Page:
I also had a Toastmaster Super Deluxe that was also a pressure-sensitive toaster, but had clockwork gears inside it and made a fantastic sound when it went up and down. Unfortunately, one of the elements burned out on it and I had to let it go. I've been searching for one ever since.

We keep one of the toasters in our camper, a plain jane chrome GE. It's actually my wife's favorite toaster. Says it makes the best toast. Which brings me back to this latest toaster. When I took it to the garage sale host to buy, she reminisced that she had bought it because it reminded her of her grandmother's toaster and went on to say it just made better toast than newer models. Her husband found that funny, but I understood.

Saturday, September 25, 2010

C'mon Get Happy!

Today was another annual subdivision sale I like to attend. An older neighborhood near MacKenzie and Heege Road in Affton (or maybe it's Marlborough). I came away with some pretty cool items which I'll be profiling in the following days.

At one of the sales was a stack of record albums. Going through it, I noticed a Partridge Family record. I never really watched the show, I was a Brady Bunch fan. I always thought of those two shows having a Beatles/Rolling Stones rivalry. Or Munsters/Addams Family, if you wish.






Anyway, I flipped the album over just to see what was on it and found stuck inside the original plastic cover was a letter bearing a local television stations call letters, "KTVI Channel 2".

Reading the letter, I saw that it was a congratulatory letter from Johnnie Walters for the consolation prize for Dialing for Dollars.


I vaguely recall the show. It was during the afternoon movie on Channel 2. Basically, they would announce a number and the amount of the current prize, then draw a random phone number and dial it. If you knew the "count and the amount" you won the amount. Apparently, this person knew neither the count, nor the amount.

Doing some research about the show, I found that it was spoofed on SCTV with Harold Ramis playing "Moe Green", and though it was a syndicated show, apparently the parody was actually based on Johnnie Walters and the St. Louis show:



Besides this album, I came away with about 7 others along with what was holding all of the records:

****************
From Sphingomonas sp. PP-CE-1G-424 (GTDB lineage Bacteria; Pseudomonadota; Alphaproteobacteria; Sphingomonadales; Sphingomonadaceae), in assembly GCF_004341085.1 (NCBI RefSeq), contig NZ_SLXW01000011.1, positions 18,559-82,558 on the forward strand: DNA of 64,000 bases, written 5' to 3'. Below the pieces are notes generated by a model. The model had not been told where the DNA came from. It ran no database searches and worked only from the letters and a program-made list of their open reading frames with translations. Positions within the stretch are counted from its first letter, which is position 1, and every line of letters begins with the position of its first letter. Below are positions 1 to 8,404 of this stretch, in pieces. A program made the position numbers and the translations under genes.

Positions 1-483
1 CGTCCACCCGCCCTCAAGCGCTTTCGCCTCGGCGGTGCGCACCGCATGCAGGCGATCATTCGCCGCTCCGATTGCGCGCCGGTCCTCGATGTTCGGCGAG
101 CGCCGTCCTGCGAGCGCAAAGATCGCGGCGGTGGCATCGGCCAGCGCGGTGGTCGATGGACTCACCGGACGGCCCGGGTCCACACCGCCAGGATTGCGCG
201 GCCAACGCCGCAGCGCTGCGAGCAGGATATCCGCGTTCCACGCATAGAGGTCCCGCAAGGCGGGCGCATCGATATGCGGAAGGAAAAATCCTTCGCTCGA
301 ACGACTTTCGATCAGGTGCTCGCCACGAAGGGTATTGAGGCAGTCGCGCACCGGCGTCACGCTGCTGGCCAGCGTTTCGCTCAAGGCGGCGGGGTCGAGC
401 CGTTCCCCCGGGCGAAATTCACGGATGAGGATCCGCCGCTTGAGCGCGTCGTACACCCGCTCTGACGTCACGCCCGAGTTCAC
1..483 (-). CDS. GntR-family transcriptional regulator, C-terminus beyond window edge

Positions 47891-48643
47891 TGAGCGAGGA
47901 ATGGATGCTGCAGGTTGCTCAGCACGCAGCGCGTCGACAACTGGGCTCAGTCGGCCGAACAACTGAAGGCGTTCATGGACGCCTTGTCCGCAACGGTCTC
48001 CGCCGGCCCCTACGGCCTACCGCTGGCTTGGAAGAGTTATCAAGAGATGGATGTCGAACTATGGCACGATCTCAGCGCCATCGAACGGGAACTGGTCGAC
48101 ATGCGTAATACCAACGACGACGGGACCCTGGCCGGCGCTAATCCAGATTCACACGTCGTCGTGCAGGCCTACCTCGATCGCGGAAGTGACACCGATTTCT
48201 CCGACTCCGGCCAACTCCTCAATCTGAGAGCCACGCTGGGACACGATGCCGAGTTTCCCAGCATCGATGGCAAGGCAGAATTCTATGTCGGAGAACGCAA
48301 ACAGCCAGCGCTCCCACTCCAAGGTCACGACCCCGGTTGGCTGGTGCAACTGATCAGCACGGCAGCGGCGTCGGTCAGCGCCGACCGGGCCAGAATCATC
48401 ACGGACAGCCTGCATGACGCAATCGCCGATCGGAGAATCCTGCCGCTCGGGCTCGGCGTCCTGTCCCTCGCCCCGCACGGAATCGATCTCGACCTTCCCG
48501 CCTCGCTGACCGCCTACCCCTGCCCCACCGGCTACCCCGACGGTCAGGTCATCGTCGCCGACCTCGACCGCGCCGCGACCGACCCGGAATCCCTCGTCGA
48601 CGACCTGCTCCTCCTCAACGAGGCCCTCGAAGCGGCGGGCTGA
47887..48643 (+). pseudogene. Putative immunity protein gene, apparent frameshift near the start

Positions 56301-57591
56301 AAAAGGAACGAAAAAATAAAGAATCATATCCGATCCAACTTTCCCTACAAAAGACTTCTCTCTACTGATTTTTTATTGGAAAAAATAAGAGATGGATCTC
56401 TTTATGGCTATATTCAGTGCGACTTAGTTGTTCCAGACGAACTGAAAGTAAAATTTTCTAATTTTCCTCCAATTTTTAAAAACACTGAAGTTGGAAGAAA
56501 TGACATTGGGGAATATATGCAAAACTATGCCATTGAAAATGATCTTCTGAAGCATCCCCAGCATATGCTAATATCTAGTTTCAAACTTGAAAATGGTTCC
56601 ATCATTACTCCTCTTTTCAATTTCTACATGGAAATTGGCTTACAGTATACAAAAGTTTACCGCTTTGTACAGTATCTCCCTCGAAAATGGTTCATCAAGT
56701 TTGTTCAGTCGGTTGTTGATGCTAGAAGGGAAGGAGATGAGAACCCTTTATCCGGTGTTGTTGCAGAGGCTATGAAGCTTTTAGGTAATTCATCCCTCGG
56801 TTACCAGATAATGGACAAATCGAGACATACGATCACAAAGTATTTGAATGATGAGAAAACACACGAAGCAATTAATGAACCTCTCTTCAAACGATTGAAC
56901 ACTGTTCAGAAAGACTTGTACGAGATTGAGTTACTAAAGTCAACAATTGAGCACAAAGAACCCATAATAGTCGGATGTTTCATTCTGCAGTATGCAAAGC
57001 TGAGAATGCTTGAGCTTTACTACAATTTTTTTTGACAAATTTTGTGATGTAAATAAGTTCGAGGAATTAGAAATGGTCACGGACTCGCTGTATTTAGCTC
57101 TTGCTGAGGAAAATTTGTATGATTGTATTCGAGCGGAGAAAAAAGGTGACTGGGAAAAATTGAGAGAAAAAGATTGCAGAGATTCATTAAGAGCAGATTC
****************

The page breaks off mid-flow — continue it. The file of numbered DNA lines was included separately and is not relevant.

Finally, a place to hold my albums. Unfortunately, this will only hold about a tenth of them...

Thursday, September 23, 2010

When It Rains, It Pours...Slide Projectors

It seems like whenever I finally buy something for which I've been looking a long time, I suddenly find it at every turn.

Walking through a local antique mall, I saw a slide projector in the box. Turns out it's a Carousel 800, just like the one I just bought a couple weeks back. It was priced at $6 ($2 less than I paid at the garage sale, I might add), but was also labeled "as is". I have found that "as is" always means "broke". It never means, "I'm not sure if this works or not." But, upon opening the box that holds the carousel, I discovered it contained slides. The box was marked "1970 Grand Canyon" and "Family". I looked at a few and most appeared to be scenery, but I also saw some vintage shots featuring the family. So I bought it, of course.

Opening it up at home and testing it, I found that it had a working bulb which was worth the $6 alone, but the carousel would not advance. Just makes that buzzing noise that says "stuck motor" and "I'm not going anywhere".

So I set the non-working projector aside and loaded up the carousel with the slides , just 7 short of filling my 80-slide carousel. As I had noted, most were of scenery in and around the Grand Canyon. Taken a full year the before the Brady's visited the Grand Canyon, there are some great shots of the family decked out in 70's attire -- a 30-ish couple and older relatives(?).

Excuse the quality of the photos, they're pictures taken of the projection -- I don't have a slide-capable scanner.

There's the obligatory shots from the road:


Note the St. Louis inspection sticker in the right lower corner of the window.

Saturday, September 11, 2010

The Carousel